I am one of those people who enthusiastically celebrate the start of each new year. Everything is fresh and open and possible – and for the most part, last year’s events are softened just enough to be put into perspective.
This foray into the expansive and exciting world of What-if inspires me to make resolutions – sometimes many, sometimes just a few. This year I’ve narrowed all of my goals and plans and hopes into one personal directive:
Take full advantage of the Now. Fill even the smallest moments with work that matters, connections that last and creativity that feels right.
Oh, it’s not to say that there will not be an odd hour, or let’s be honest, even the occasional day, lost to old black and white movies and a late morning nap, but overall, I want to fully utilize this great thing called living.
In 2003 I was diagnosed with breast cancer, and life immediately became … fragile. Within seconds I had absolute understanding that this 40 year-old life of mine life was gigantic, loving and precious – but it could be lost without fanfare – without hope for another chance.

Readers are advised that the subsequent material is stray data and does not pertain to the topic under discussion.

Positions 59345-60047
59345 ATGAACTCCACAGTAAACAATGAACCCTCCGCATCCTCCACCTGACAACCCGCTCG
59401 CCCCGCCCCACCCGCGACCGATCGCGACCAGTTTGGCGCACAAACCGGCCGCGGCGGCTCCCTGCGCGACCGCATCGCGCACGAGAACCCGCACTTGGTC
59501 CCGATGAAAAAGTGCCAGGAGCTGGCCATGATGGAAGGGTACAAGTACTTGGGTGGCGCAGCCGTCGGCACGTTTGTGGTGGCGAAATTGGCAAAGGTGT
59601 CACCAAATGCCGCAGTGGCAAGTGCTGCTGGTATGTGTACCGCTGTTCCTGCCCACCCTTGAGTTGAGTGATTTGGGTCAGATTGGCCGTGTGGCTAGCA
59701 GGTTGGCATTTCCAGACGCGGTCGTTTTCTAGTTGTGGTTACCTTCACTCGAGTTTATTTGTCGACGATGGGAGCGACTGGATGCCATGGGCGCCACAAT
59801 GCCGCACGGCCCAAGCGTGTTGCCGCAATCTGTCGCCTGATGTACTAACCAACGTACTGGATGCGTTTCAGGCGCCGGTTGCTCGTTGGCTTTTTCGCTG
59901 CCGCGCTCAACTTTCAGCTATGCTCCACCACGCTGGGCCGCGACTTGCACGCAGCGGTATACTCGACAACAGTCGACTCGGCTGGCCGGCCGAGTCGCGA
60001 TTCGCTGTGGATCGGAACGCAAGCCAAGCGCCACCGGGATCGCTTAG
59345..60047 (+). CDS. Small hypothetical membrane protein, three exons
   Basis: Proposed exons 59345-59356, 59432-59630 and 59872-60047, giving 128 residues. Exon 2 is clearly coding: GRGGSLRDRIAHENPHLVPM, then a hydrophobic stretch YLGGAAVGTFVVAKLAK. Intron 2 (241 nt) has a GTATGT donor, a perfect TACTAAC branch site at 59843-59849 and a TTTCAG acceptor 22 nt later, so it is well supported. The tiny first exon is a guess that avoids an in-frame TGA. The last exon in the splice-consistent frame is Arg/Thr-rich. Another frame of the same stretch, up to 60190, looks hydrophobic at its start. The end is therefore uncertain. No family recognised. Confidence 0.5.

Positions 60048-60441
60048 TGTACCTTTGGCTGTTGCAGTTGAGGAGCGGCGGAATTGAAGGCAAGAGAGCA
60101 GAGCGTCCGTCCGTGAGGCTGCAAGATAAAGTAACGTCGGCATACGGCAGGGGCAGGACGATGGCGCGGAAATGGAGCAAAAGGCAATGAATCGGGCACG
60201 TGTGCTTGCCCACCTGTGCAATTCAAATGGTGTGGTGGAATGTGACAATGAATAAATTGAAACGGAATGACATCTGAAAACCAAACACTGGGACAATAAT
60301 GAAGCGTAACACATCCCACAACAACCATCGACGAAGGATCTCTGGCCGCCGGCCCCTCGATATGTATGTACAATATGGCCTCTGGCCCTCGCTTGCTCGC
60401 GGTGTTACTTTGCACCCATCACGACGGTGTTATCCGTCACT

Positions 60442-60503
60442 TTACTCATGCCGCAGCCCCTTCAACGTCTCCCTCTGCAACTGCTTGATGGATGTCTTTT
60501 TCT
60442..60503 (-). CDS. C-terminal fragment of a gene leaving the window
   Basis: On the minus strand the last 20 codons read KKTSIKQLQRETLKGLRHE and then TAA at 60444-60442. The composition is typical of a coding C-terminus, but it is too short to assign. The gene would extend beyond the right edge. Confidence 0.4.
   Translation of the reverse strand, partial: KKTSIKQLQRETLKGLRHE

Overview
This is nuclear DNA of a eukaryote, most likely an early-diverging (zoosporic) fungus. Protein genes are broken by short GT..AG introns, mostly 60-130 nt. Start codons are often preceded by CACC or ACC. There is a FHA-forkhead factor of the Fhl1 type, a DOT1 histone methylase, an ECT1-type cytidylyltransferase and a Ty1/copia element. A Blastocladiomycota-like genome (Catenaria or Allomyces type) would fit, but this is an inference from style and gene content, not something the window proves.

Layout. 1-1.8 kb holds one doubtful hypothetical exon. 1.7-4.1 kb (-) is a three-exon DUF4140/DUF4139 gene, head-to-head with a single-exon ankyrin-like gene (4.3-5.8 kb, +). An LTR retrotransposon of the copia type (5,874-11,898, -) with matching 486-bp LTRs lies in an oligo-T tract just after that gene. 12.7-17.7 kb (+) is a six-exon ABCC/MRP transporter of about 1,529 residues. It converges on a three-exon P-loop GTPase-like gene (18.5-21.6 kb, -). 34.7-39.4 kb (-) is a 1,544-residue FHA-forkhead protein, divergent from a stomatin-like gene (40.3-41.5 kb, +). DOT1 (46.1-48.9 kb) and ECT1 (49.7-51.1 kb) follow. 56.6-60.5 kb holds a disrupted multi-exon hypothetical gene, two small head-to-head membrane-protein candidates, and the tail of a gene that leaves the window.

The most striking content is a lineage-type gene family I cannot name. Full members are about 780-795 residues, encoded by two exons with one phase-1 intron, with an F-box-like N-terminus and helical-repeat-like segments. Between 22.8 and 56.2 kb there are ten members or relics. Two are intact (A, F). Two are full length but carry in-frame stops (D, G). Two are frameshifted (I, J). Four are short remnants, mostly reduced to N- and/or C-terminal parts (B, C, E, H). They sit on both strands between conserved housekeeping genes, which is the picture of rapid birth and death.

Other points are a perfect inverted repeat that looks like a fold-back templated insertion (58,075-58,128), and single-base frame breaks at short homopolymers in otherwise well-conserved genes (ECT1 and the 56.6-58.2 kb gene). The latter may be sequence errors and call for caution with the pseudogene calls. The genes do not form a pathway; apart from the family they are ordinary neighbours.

Before my doctor even finished saying, ‘I’m so sorry,’ I completely understood the simplicity and enormity of being human – to love and care and be involved. And I also accepted the serious commitment that life demanded, no matter if it lasted a few more months, or many years.
In my heart, I finally knew that being alive was more than frothy dreams about tomorrow, or carrying grudges from past wounds, or feeling weak, or being shy or languishing in self-criticism.
Being alive is actually dancing in the rain, splashing in the winter ocean in bare feet even for a second, giving flowers to strangers for no reason, and letting go of people – even family members – who need time and space to find their own way.
Following that head-spinning diagnosis and the ensuing medical whirlwind, I woke up laughing and grinning every day for years. Literally grinning and giggling.
I rarely do that anymore and miss it terribly, but each day I look forward to a bright start. Each morning is a quasi New Year’s Day if you will, that invites me to begin life once again with joy, work and appreciation …
… and to remember how fragile it all is.